Hostility towards the SPGB from the Right has been because we understand their system better than they do. The Left’s objection has been that we know what socialism is and refuse to accept phoney models. From the very start the Labour Party’s reformism was shown to be contrary to the political interest of the wealth producing class. Six Labour Governments later the idea’s beginning to catch on. The Socialist Standard was the first British publication to provide a serious critique of Russian state capitalism. The Party exposed Stalinism in the thirties, at the expense of meetings being broken up by members of the Communist Party—acting on official policy. No support was given to CND or any other ‘reform capitalism—change the world tomorrow’ campaign.

The Left has always cared more movement than direction. Building the party has always meant more than spreading ideas. In the early days of the International Socialism journal there were articles showing a real understanding of capitalism. But it was in the nature of the Leninist urge to let the vanguard do the thinking while the masses do the marching that IS became the SWP; demands for full employment have overtaken any thoughts of abolishing class society; and the conservative motto of ‘A fair day’s pay for a fair day’s work’ is well inscribed upon their banners, rather than the revolutionary slogan, ‘Abolition of the wage system!’ In the last election they advised their supporters to vote for Callaghan—who they said was as bad as Thatcher—in order to keep out Thatcher. After all this time one is entitled to ask, has all the expedient abandonment of principles, has the wider circulation of Socialist Worker on the basis that people think they’re buying the Sun, has the descent to comic strip communism, been really worthwhile?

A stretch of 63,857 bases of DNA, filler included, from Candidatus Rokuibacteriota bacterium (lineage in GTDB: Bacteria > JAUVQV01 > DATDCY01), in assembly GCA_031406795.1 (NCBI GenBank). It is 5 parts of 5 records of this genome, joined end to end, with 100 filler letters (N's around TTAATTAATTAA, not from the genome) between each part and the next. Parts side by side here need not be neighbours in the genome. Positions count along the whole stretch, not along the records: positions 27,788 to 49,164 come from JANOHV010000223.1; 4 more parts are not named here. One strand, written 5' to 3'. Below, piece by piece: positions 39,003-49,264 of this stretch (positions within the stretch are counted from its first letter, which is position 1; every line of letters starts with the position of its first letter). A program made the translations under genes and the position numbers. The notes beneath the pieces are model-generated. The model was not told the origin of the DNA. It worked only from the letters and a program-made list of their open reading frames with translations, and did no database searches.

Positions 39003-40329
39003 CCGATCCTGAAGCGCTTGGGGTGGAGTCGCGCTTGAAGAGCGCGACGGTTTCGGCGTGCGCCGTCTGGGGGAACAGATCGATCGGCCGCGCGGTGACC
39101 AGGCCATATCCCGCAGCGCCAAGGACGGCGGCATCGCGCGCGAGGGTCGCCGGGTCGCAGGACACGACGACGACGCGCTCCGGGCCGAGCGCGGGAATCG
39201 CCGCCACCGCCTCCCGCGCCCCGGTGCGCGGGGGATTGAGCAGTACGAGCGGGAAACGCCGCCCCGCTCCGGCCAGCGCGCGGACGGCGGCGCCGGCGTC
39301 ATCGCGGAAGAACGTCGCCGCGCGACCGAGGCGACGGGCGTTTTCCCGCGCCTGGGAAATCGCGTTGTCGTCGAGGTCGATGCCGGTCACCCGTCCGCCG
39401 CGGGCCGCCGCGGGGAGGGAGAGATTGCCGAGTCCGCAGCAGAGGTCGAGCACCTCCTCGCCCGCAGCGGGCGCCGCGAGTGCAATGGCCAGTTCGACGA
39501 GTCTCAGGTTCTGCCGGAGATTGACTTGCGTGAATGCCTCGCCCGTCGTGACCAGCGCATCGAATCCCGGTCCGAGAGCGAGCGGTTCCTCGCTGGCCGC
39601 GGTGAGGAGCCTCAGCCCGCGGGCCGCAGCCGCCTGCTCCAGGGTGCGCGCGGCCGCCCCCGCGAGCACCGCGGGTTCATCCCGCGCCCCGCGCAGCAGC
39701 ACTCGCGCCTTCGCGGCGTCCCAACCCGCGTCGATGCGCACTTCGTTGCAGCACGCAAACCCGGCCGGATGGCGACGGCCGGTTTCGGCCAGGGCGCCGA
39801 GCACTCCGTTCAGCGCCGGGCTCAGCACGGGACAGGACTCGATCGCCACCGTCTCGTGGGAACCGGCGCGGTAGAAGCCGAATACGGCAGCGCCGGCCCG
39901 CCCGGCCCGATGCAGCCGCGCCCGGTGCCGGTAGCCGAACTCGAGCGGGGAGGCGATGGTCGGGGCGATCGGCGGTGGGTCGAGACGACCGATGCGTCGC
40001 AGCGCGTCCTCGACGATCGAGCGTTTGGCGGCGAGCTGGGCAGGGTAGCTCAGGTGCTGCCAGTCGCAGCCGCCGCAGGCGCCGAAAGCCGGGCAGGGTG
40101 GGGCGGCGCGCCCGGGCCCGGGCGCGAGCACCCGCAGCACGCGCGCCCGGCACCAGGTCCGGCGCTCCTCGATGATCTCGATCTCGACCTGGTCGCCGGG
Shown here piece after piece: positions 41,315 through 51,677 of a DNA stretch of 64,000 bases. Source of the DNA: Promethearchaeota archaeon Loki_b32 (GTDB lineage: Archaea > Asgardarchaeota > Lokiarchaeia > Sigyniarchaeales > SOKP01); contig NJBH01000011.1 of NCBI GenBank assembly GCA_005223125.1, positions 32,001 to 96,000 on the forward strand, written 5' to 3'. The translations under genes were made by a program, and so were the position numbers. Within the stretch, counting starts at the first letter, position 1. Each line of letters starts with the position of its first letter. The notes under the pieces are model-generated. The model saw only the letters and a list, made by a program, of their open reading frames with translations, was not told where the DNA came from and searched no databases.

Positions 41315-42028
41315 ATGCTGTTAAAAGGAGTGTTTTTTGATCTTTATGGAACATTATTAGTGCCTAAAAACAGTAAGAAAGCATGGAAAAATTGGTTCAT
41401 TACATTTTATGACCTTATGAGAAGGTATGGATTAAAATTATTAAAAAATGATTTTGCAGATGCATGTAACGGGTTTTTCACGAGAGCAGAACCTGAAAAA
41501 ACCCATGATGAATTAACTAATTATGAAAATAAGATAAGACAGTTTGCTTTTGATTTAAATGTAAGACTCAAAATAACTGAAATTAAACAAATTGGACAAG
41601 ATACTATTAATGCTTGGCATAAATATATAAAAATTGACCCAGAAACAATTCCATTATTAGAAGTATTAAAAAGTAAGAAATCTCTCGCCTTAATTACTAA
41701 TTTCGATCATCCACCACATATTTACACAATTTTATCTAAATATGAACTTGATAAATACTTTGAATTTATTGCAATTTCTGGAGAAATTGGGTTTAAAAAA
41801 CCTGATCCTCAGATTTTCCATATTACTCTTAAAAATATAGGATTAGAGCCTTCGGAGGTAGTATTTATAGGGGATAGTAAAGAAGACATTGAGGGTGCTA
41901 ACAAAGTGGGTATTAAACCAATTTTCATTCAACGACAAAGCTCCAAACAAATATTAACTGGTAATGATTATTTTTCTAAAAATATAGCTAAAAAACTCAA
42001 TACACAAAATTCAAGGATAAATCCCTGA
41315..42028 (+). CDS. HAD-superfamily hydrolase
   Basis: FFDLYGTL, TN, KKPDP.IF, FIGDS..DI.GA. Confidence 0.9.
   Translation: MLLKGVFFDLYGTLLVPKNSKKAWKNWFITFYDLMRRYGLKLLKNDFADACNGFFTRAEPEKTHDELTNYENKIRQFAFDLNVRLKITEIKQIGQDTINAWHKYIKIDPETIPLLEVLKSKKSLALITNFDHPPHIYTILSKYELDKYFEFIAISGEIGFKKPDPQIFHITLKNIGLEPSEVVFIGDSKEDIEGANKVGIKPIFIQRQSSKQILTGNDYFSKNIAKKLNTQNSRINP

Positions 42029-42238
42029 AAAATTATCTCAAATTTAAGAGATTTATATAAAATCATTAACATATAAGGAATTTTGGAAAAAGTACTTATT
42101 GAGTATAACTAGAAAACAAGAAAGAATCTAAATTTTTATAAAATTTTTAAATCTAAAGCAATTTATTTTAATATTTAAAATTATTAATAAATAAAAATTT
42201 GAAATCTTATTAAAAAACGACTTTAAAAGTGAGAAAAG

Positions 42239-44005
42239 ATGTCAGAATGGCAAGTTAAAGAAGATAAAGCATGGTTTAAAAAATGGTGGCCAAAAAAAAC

To a member of the Socialist Party the answer is clear. There may not be many of us, but at least we’re in the party because we want socialism. Anyone who joins a branch of the SPGB must show such political understanding. It is only in this way that the retention of principles can be ensured. Some will respond, ‘So what? You’re very principled, but destined to be no more than a footnote in history.’ It’s true enough that there’s nothing inevitable about socialism. Maybe the world will be annihilated in the struggle for market domination before workers see that the means of wealth production and distribution is there for the taking. Capitalism will not collapse of its own accord. The world’s workers will probably be persuaded to support the system which oppresses them for some years to come. But the fact that a theory has not been put into practice does not mean that it is impracticable. The fact that human beings have the unique ability to think rationally does not mean that they will do so at all times. ‘You can have the truth, but you’ve got to choose it’ as Bob Dylan wrote. One day the moderation of today will be seen for what it is. And the impossibilists will be seen to have been the ones who spoke about reality.

Steve Coleman